Strong growth in its more profitable business – helping hospitals and health care providers implement electronic medical records systems – led to a 48 percent surge in Computer Task Group’s fourth-quarter earnings, the Buffalo-based information technology company said Tuesday.
The earnings, excluding a one-time gain related to life insurance benefits, matched analyst forecasts, although the company’s 7 percent revenue growth was slightly slower than analysts were expecting.
CTG also said that it expects its profits this year to rise by about 22 percent, fueled by a 7 percent increase in revenues, mostly from continued expansion of its electronic medical records work. It also said that it will start paying a dividend of 5 cents per share in April.
“We currently are seeing a tremendous amount of opportunities in our health care business,” James R. Boldt, CTG’s chairman and CEO, said in a conference call. “We expect our electronic medical records business will continue to grow,” mainly because the size and scope of those projects are expanding.
While the electronic medical records projects that CTG has worked on have so far come from hospitals that averaged about 1,200 beds in size, some of the projects the company now is bidding on are from hospitals that are more than four times larger, Boldt said.
“The size of the hospital systems is getting larger, and we expect that to continue,” he said. “It isn’t going to be so much the number of [proposals growing], but the size that’s going to drive our business.”
At the same time, Boldt said, the growth in the health care business is being restrained by the difficulty in hiring new workers who have experience with electronic medical records – a qualification that many potential customers are demanding, Boldt said.
“We’re being impacted by the shortage of people,” he said. “It’s not a shortage of opportunities.”
If CTG were not restrained by those hiring issues, Boldt estimated that CTG’s health care business, which is expected to grow by about 20 percent this year, could grow by as much as 50 percent.
CTG’s fourth-quarter profits jumped to $4.9 million, or 29 cents per share, from $3.3 million, or 20 cents per share. More than half of the increase in profits came from a one-time gain of $800,000, or 5 cents per share, from life insurance proceeds that were paid to the company after the death of a former senior executive. Excluding the life insurance gain, CTG’s earnings matched analyst forecasts of 24 cents per share.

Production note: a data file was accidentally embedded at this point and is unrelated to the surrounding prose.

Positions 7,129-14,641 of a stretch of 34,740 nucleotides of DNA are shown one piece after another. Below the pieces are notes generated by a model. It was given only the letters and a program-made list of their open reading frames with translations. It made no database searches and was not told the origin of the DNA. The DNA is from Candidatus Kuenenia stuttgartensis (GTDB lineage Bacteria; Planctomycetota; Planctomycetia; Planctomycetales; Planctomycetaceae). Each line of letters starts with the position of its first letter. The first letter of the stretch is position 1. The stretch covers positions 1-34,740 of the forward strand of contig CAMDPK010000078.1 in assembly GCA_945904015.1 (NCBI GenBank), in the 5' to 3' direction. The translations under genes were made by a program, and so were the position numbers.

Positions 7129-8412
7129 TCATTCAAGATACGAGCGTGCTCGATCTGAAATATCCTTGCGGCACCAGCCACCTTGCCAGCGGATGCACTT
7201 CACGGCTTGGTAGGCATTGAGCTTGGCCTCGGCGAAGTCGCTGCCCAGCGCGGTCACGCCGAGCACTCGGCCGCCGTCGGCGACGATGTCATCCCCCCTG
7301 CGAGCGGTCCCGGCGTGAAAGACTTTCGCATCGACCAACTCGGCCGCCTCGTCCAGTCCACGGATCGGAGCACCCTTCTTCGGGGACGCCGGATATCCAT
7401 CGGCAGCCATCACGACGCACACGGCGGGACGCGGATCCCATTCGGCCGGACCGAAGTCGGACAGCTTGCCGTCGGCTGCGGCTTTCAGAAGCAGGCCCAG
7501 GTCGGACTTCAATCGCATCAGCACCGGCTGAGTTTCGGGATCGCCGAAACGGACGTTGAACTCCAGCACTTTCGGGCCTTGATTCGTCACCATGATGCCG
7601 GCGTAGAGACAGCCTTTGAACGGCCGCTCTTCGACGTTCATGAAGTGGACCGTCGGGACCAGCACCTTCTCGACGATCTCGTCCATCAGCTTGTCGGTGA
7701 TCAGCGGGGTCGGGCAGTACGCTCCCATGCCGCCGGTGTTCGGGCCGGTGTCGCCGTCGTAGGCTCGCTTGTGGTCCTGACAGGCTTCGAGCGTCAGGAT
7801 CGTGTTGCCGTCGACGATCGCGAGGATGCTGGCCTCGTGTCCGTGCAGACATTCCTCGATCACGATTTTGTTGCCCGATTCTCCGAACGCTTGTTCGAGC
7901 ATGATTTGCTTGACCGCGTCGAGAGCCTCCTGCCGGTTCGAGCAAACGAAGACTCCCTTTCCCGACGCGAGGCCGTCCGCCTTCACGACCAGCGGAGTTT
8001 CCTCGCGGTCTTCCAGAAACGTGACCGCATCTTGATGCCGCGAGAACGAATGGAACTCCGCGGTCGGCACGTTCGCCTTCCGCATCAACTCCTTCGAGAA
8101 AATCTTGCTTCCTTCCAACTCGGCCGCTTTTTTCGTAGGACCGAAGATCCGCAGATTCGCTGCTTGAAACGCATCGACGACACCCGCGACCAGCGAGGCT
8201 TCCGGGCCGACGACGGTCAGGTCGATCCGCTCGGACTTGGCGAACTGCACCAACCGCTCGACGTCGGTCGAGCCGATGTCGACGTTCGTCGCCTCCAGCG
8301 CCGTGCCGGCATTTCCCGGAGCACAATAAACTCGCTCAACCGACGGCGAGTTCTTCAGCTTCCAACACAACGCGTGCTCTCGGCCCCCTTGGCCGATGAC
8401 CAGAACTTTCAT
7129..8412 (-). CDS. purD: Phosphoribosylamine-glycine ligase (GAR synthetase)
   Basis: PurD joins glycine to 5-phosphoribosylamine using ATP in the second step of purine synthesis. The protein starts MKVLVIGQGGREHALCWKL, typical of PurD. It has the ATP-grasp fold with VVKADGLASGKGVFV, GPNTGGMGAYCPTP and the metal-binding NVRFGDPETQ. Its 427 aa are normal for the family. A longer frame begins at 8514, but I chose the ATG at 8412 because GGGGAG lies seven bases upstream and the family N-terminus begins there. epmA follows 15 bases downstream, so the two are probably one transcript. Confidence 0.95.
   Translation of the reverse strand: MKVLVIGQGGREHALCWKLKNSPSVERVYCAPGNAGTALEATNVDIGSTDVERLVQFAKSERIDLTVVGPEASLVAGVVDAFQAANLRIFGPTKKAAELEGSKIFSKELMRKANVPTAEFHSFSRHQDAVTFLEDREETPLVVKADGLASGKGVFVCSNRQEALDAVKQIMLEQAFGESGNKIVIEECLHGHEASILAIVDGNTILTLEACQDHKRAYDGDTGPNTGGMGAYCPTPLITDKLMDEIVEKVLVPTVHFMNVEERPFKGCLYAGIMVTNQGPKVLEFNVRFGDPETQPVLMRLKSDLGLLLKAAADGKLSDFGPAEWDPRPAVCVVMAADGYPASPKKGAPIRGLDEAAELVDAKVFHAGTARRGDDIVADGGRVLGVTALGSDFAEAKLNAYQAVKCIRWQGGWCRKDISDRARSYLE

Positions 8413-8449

The company’s revenues grew to $107.9 million, from $100.9 million, which was less than the $109 million that analysts were expecting. The company’s solutions business, which is more profitable that CTG’s staffing operations, increased its revenues by 12 percent, fueled by a 13 percent growth in health care revenues. The solutions business now accounts for 42 percent of CTG’s revenues, with health care making up a third of its total sales.
Revenues from CTG’s staffing business rose by 3 percent, with sales to IBM, its biggest client, growing by 2 percent. Boldt said concerns by CTG’s clients about the condition of the economy are keeping a lid on growth in the staffing business. The company’s European revenues, which account for 17 percent of CTG’s total sales, grew by 11 percent. CTG said that it expects its profits this year to rise by 22 percent, to between $1.02 and $1.12 per share, compared with 96 cents per share last year. Revenues are expected to grow by 7 percent, to between $450 million and $460 million, up from $424 million last year.
In this quarter, CTG said, it expects profits to rise by about 20 percent, to between 23 cents and 25 cents per share, with revenues growing by roughly 4 percent, to between $107 million and $109 million.